Megan Kalmoe
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Megan Kalmoe, Olympic medalist rower, says ‘stop trying to ruin the Olympics’

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Megan Kalmoe, an Olympic bronze medalist rower heading to her third Games, has a message for everybody fixated on the water quality in Rio:

Stop trying to ruin the Olympics for us.

“I can’t be sure when the first headlines about the water quality in Rio appeared and the conversation really started,” Kalmoe wrote in a blog post last week. “But ever since then, it seems like it’s all people want to talk about. And I can’t really understand why. At this point, it is known that there are issues with the water quality. It is known that athletes are going to be at risk for illness. It is known that we are going to have to be smart, hygienic and take precautions. Great. Let’s move on.”

Kalmoe, 32, is the senior member of the U.S. women’s quadruple sculls crew, joined by Tracy EisserGrace Latz and Adrienne Martelli.

Kalmoe and Eisser were part of the crew that took gold at the 2015 World Championships, setting the U.S. up to potentially take its first Olympic title in the event in Rio.

But Kalmoe, who said she plans to retire after the Olympics, like just about every other U.S. Olympian, is much more often asked about topics she can’t control.

“Why do we insist on indulging this negativity when there is so much potential for a culture of optimism and positivity in and around the Games?” Kalmoe wrote. “As a culture we have a really simple choice when it comes to how we want to frame the conversation around Rio 2016, and at every turn it seems we are choosing to be jerks.

“Every time you ask us to shift our focus from our specialty during the one time in a four-year cycle that we get the opportunity to share our expertise with the world, it’s an unnecessary distraction that we as competitors do not need and should not have to deal with from people who are supposed to be on our side. Every time you steer the conversation away from the athletes and competition and on to things that are outside of our control, you’re suggesting to us: ‘I think you should probably waste some of your energy worrying about this, don’t you?'”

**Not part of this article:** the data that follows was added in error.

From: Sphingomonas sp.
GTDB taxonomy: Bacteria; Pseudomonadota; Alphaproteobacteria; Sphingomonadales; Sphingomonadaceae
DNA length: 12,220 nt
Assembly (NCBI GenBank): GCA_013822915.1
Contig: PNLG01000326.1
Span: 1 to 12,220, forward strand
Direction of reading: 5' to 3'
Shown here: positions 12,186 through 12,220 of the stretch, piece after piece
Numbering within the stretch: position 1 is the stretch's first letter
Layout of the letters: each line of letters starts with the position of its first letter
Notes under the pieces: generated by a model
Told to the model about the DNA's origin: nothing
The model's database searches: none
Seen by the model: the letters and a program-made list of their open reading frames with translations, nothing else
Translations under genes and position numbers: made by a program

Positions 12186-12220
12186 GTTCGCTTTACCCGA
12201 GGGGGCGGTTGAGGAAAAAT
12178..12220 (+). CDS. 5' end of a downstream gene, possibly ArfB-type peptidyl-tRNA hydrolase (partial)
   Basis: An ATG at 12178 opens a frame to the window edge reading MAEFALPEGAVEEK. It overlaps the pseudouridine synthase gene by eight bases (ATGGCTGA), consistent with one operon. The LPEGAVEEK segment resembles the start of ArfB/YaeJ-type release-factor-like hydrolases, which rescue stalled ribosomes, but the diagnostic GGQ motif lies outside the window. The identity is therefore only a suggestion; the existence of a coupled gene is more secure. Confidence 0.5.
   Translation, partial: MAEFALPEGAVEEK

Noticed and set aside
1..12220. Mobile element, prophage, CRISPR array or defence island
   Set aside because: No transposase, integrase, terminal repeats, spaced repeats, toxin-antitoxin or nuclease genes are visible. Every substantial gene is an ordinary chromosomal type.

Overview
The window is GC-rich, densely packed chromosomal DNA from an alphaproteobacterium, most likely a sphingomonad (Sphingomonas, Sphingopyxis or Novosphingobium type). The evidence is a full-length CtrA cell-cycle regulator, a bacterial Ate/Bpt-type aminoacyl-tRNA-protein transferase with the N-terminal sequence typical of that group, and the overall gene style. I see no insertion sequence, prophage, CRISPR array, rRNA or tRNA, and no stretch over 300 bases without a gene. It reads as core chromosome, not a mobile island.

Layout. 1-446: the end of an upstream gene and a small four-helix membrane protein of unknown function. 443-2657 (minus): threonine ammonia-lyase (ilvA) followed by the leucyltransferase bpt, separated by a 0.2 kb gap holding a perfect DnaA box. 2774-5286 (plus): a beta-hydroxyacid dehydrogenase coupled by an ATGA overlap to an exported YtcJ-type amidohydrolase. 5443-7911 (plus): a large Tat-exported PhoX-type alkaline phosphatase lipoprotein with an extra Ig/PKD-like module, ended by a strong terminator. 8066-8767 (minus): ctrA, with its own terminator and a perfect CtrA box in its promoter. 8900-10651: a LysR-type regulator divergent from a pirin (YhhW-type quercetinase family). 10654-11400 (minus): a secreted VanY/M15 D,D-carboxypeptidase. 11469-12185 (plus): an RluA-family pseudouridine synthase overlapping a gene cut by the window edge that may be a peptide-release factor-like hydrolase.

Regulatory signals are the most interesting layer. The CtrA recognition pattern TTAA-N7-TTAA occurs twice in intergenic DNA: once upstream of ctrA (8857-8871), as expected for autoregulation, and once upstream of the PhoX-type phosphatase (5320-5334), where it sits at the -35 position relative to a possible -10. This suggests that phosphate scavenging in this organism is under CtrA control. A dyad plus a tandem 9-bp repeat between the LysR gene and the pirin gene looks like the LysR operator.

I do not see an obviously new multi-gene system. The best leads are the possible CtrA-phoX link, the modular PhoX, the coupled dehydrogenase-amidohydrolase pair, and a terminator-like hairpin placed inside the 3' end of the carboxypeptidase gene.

MORE: Details on the U.S. Olympic team, largest of any nation in Rio

Lindsey Vonn and her dog to host Amazing Race-like series

Lindsey Vonn
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Lindsey Vonn and one of her three dogs, Lucy, will host “The Pack,” an “Amazing Race”-like series where dogs and their humans compete in challenges across continents.

The Amazon Prime show filmed earlier this year and will premiere later in 2020. Production included a team of veterinarians and dog experts to ensure “a positive experience for everyone.”

Twelve teams vie for a prize of $500,000, plus $250,000 for the animal charity of their choice.

Vonn, the 2010 Olympic downhill champion and female record holder with 82 World Cup wins, retired after the February 2019 World Championships, four shy of the overall victories record held by Swede Ingemar Stenmark.

She traveled the last few years of her career with Lucy, a Cavalier King Charles Spaniel that she got in Italy in January 2016. Lucy required German, Italian and American passports to accompany Vonn on the ski circuit.

Vonn previously adopted rescue dogs Leo, a brindle boxer to help her through recovery from knee surgery that kept her out of the 2014 Olympics, and Bear.

Vonn’s previous broadcast credits included a 2010 appearance as a secretary on “Law & Order,” two judge spots on “Project Runway” and an episode of “Running Wild with Bear Grylls” in 2016.